The Indonesian Traditional Fishermen Association (KNTI) said reclamation of 17 islands in the Jakarta Bay has cut the income of local fishermen by about 40 to 50 percent.
"Obviously, it has had a big impact on the economy of traditional fishermen as their income has come down by 40 to 50 percent," KNTI chief patron Chalid Muhammad said during a public discussion in Jakarta on Saturday (April 9).
In the discussion, Chalid said thousands of fishermen have been alienated and now find that they have restricted access to fishing since the Jakarta Bay in North Jakarta has been privatized, thanks to the reclamation of man-made islands.
"Fishermens catch has dropped drastically and the quality of the Jakarta sea water has deteriorated. The reclamation has made the waters turbid, so fishermen have to sail far away for fishing," he said.
On the social aspect, the reclaimed islands, which are designed for people of the upper classes, will widen the social gap. Compared to these, the fishermens villages are mostly slums.
Although their income has dropped and some have been forced to pick up odd jobs, fishermen have no intention of changing their profession.
"It is not easy to switch professions. They cannot leave fishing and start doing other jobs. It is their daily life. Sea is their life," he said.
Deputy Chairman of Muara Angke Fishermens Society Forum Sugiyanto said the reclamation has reduced the fishermens income.
"In the past, it was easy to sail to the islands in Jakarta Bay. Now, we can no longer cultivate the green oyster culture because their habitat has been damaged. Fishing vessels could not enter the area," Sugiyanto said.
He claimed that the reclamation which has been going on since 2012 has reduced the activities of the fishermen in Muara Angke.
"The North Jakarta waters are now closed, so how could our vessels enter the area? It is a big lie if it is said that the reclamation has had no negative impact on fishermen," he said.
The North Jakarta coastal area in the Jakarta Bay which is being reclaimed to produce 17 man-made islands and a waterfront city will increase the capital citys area by 2,700 hectares.
The Rp20 trillion-worth of reclamation project, which stretched for 32 km along the Jakarta northern coast, once again came under focus in recent days after the Corruption Eradication Commission (KPK) revealed an alleged corruption scandal linked to the deliberations of a Jakarta bylaw that governs the project.
On April 1, the KPK announced it had named as a suspect, Mohamad Sanusi, chairman of the Gerindra Party faction in the Jakarta Legislative Assembly (DPRD), for allegedly receiving a bribe in connection with the drafting of the bylaws.
The KPK also named the President Director of PT Agung Podomoro (one of the project developers), Ariesman Widjaja, who allegedly paid Rp2 billion in bribes to Mohamad Sanusi. The bribe was in connection with deliberation of draft bylaws on a zoning plan for Jakartas coastal area and small isles from 2015 to 2035, and on a spatial plan for the strategic North Jakarta coastal area.
According to Mardani Ali Sera, deputy secretary general of the Executive Board of the Prosperous Justice Party , the North Jakarta Bay reclamation project needs to be halted and re-discussed from the perspective of ensuring the prosperity of Jakartas residents.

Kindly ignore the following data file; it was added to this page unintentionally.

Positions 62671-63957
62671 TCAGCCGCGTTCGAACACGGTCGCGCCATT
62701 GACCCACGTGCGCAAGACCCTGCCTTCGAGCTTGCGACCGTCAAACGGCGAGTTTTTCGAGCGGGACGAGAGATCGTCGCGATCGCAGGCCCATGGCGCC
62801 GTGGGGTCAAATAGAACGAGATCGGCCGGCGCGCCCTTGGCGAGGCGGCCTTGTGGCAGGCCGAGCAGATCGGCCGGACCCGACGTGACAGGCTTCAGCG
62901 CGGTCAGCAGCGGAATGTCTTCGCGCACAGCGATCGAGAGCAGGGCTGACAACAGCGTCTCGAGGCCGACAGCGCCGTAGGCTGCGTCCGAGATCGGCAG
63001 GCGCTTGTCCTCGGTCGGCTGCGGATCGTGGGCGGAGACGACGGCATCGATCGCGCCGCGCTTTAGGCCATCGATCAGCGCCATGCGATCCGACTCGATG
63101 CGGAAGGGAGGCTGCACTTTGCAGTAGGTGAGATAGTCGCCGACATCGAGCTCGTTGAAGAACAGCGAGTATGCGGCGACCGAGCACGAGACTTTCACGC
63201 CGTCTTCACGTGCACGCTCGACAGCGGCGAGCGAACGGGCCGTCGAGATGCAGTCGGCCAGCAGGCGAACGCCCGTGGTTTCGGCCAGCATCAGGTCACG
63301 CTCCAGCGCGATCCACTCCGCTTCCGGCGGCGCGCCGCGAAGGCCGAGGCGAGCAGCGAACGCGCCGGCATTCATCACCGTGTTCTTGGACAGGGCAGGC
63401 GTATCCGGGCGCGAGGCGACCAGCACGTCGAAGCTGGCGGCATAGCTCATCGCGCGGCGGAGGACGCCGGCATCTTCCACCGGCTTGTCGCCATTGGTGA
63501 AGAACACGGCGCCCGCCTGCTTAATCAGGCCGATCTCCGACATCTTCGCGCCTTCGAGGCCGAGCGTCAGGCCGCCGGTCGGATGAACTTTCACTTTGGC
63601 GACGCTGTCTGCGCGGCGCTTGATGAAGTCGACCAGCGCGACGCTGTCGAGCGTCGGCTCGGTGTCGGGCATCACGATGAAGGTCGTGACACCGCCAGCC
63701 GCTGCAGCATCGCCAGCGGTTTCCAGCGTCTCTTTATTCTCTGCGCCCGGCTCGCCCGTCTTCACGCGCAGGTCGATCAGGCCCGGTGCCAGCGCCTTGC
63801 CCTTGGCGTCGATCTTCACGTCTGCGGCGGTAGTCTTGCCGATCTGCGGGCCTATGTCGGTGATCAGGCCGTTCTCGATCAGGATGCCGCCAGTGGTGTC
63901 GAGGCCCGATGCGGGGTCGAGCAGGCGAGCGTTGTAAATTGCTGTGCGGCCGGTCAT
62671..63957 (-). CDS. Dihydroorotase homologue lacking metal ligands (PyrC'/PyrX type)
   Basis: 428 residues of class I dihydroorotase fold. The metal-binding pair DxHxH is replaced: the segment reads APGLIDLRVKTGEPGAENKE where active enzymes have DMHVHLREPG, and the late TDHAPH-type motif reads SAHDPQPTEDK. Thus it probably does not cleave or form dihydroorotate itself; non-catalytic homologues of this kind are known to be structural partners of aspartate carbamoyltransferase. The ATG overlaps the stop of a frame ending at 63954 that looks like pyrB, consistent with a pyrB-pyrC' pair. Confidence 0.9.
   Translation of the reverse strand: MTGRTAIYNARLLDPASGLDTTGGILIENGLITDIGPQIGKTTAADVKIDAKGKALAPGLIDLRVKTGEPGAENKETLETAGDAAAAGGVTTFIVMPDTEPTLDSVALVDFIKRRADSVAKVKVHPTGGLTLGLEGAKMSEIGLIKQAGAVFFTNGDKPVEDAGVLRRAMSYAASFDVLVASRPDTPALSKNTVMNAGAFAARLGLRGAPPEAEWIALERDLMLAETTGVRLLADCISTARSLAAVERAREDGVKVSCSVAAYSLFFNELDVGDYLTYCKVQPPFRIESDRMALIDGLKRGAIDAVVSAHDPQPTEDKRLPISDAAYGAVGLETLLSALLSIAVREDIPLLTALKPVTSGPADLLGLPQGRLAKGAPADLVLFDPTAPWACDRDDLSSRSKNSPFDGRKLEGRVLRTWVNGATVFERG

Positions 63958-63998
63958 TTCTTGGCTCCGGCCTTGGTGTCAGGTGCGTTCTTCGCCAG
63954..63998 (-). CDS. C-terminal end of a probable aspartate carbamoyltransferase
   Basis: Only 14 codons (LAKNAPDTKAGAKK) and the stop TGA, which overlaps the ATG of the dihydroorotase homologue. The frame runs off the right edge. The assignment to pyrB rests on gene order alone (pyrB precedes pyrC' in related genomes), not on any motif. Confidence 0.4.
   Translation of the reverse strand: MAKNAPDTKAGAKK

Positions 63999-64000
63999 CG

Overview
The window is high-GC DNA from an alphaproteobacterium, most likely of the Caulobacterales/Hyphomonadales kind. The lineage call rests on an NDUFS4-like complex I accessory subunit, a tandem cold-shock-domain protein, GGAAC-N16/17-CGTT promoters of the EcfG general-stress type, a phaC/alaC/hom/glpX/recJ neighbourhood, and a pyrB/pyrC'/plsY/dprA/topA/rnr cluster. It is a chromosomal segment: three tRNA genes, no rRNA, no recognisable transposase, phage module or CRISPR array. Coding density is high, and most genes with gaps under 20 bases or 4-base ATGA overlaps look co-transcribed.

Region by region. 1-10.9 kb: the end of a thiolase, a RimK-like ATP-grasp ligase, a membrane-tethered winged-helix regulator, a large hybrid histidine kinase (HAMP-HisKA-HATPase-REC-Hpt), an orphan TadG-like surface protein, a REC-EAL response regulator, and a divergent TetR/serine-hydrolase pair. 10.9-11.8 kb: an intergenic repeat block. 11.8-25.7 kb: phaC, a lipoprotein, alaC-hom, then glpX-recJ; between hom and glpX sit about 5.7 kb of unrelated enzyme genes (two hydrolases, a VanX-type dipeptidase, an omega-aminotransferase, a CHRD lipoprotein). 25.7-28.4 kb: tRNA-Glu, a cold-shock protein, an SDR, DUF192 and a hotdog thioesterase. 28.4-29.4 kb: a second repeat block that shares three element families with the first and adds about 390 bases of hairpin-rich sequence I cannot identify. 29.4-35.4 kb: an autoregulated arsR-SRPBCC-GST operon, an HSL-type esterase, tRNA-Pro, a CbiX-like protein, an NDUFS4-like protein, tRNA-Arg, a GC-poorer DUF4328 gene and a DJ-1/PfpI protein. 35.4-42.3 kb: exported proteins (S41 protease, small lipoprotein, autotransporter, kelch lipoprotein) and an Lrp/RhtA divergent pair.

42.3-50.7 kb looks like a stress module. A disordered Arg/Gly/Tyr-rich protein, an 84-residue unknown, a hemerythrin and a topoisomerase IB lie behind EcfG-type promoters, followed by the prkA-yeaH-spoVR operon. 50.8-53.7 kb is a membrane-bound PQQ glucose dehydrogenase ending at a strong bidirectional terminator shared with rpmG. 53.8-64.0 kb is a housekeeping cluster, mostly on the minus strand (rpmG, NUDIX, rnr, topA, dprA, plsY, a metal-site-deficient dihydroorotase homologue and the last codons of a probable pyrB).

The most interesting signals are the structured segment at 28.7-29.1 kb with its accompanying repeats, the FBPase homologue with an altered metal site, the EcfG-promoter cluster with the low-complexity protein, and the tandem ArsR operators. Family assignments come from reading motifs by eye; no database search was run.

The relevant parties should also ensure that the reclamation process meets the required conditions to offer benefits to people from different sections of the society, such as the high, middle and lower income groups.
After all, the reclamation and waterfront city mega project is seen as only benefiting the upper classes while marginalizing fishermen whose livelihood depended on the Jakarta Bay.
Therefore, Secretary General of the Peoples Coalition for Fishery Justice (Kiara), Abdul Halim, has called on the authorities to halt the project as it has not yet secured a legal umbrella through the issuance of the Jakarta bylaw on the zoning of its small isles and coastal areas.
Halim remarked that the Jakarta Bay reclamation project was not advantageous for the coastal community and will only benefit big property developers.
"It will only benefit property developers. The coastal communities, in this case, the fishermen, will not benefit," the Kiara secretary general affirmed on Wednesday. He said the coastal communities include the fishermen and fish farmers who cultivate cultured fish and oysters.
In the meantime, the House of Representatives (DPR), during its plenary meeting in Jakarta on April 5, passed a bill on protection and empowerment of fishermen, fish farmers and salt farmers, into law.
All legislators at the meeting agreed for the passage of the fishermen protection bill into law. The Chairman of the DPRs Commission IV, Edhy Prabowo, noted in his speech that the fishermen, fish farmers and salt farmers had lived in poverty so far due to poor infrastructure, limited access, and financing.
The government is focusing its efforts on improving the welfare of fishermen by building fishing villages and three thousand boats. "In addition to combating illegal fishing, the government is making every effort to improve the fishermens welfare," Coordinating Minister for Maritime Affairs Rizal Ramli stated.
The government will build fishing villages as part of a pilot project in Indramayu, West Java. "We will also build some three thousand boats for fishermen, and they will be distributed through fishing cooperatives," he revealed.***4***
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(T.A014/A/KR-BSR/A014) 10-04-2016 00:23:27